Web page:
William Holman Hunt changed his middle name from "Hobman" to Holman when he discovered that a clerk had misspelled the name after his baptism at the church of Saint Mary the Virgin, Ewell. After eventually entering the Royal Academy art schools, having initially been rejected, Hunt rebelled against the influence of its founder Sir Joshua Reynolds. He formed the Pre-Raphaelite movement in 1848, after meeting the poet and artist Dante Gabriel Rossetti. Along with John Everett Millais they sought to revitalize art by emphasizing the detailed observation of the natural world in a spirit of quasi-religious devotion to truth. This religious approach was influenced by the spiritual qualities of medieval art, in opposition to the alleged rationalism of the Renaissance embodied by Raphael.
Hunt married twice. After a failed engagement to his model Annie Miller, he married Fanny Waugh, who later modeled for the figure of "Isabella". When she died in childbirth in Italy he sculpted her tomb at Fiesole, having it brought down to the English Cemetery, beside the tomb of Elizabeth Barrett Browning. His second wife, Edith, was Fanny's sister. At this time it was illegal in Britain to marry one's deceased wife's sister, so Hunt was forced to travel abroad to marry her. This led to a serious breach with other family members, notably his former Pre-Raphaelite colleague Thomas Woolner, who had once been in love with Fanny and had married Alice, the third sister of Fanny and Edith.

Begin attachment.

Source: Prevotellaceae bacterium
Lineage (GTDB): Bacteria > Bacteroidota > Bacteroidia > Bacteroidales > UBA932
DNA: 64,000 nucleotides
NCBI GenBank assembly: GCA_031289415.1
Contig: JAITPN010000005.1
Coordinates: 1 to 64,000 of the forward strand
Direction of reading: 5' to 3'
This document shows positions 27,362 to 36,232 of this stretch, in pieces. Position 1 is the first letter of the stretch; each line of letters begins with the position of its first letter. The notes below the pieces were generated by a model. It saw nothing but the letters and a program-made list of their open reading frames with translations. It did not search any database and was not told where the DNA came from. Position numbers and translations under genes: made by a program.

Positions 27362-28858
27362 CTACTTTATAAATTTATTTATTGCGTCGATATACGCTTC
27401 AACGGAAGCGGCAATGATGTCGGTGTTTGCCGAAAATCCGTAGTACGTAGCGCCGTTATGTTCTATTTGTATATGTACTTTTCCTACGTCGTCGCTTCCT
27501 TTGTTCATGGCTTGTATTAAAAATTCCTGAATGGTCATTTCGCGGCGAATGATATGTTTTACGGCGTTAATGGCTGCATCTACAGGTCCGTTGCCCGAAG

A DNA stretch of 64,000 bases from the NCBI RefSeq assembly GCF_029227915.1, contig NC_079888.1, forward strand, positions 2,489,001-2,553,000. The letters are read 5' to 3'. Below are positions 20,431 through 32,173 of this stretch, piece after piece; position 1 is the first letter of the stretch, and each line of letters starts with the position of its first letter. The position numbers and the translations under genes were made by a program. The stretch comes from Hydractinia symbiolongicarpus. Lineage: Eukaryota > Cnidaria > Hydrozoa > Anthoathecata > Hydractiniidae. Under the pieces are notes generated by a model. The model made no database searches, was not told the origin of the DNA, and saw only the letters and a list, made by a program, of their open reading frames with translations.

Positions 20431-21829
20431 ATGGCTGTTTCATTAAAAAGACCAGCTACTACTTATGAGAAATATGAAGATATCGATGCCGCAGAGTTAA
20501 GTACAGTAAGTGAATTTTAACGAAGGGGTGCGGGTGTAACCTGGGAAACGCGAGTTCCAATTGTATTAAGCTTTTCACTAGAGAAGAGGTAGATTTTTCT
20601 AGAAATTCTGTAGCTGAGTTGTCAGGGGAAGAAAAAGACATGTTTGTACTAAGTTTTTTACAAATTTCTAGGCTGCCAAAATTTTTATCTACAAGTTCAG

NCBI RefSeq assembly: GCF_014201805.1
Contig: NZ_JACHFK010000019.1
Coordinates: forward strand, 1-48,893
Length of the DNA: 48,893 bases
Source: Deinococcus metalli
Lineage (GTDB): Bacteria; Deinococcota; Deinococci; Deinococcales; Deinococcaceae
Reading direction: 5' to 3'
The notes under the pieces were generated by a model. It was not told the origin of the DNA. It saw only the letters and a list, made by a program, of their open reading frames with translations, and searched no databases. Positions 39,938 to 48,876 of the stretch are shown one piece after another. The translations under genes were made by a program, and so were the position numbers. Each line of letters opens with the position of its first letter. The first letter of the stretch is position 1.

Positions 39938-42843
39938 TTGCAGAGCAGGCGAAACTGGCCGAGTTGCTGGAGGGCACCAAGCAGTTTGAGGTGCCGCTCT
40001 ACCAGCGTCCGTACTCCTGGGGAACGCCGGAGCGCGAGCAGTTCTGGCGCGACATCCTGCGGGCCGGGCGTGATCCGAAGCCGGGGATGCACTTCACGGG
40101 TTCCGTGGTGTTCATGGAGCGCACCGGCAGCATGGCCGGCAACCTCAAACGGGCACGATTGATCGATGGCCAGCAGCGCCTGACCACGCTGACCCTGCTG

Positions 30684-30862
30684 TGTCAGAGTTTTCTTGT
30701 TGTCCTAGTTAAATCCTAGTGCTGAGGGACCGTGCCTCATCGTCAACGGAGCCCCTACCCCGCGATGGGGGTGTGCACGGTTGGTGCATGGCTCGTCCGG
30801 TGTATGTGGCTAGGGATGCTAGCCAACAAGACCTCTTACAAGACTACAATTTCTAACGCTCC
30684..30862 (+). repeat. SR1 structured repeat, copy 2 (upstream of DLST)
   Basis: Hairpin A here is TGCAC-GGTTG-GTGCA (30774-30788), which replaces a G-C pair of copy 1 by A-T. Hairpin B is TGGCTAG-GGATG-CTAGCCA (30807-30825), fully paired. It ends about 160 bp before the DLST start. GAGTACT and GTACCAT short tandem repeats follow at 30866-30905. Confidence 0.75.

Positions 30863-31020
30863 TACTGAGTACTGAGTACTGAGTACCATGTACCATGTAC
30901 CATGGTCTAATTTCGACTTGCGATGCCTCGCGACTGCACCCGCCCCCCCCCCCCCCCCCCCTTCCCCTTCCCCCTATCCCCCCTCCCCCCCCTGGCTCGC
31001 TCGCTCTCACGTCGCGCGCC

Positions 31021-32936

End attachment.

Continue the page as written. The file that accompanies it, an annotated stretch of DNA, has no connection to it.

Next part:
Hunt's works were not initially successful, and were widely attacked in the art press for their alleged clumsiness and ugliness. He achieved some early note for his intensely naturalistic scenes of modern rural and urban life, such as "The Hireling Shepherd" and "The Awakening Conscience". However, it was with his religious paintings that he became famous.
In the mid 1850s Hunt traveled to the Holy Land in search of accurate topographical and ethnographical material for further religious works, and to "use my powers to make more tangible Jesus Christ’s history and teaching"; there he painted "The Scapegoat", "The Finding of the Savior in the Temple" and "The Shadow of Death", along with many landscapes of the region. Hunt also painted many works based on poems, such as "Isabella" and "The Lady of Shalott". He eventually built his own house in Jerusalem.
Hunt's paintings were notable for their great attention to detail, vivid color and elaborate symbolism. These features were influenced by the writings of John Ruskin and Thomas Carlyle, according to whom the world itself should be read as a system of visual signs. For Hunt it was the duty of the artist to reveal the correspondence between sign and fact. Out of all the members of the Pre-Raphaelite Brotherhood Hunt remained most true to their ideals throughout his career. He eventually had to give up painting because failing eyesight meant that he could not get the level of quality that he wanted. His last major work, "The Lady of Shalott", was completed with the help of his assistant Edward Robert Hughes.
Hunt published an autobiography in 1905. Many of his late writings are attempts to control the interpretation of his work. That year, he was appointed to the Order of Merit by King Edward VII. At the end of his life he lived in Sonning-on-Thames. His personal life was the subject of Diana Holman-Hunt's book My Grandfather, his Life and Loves.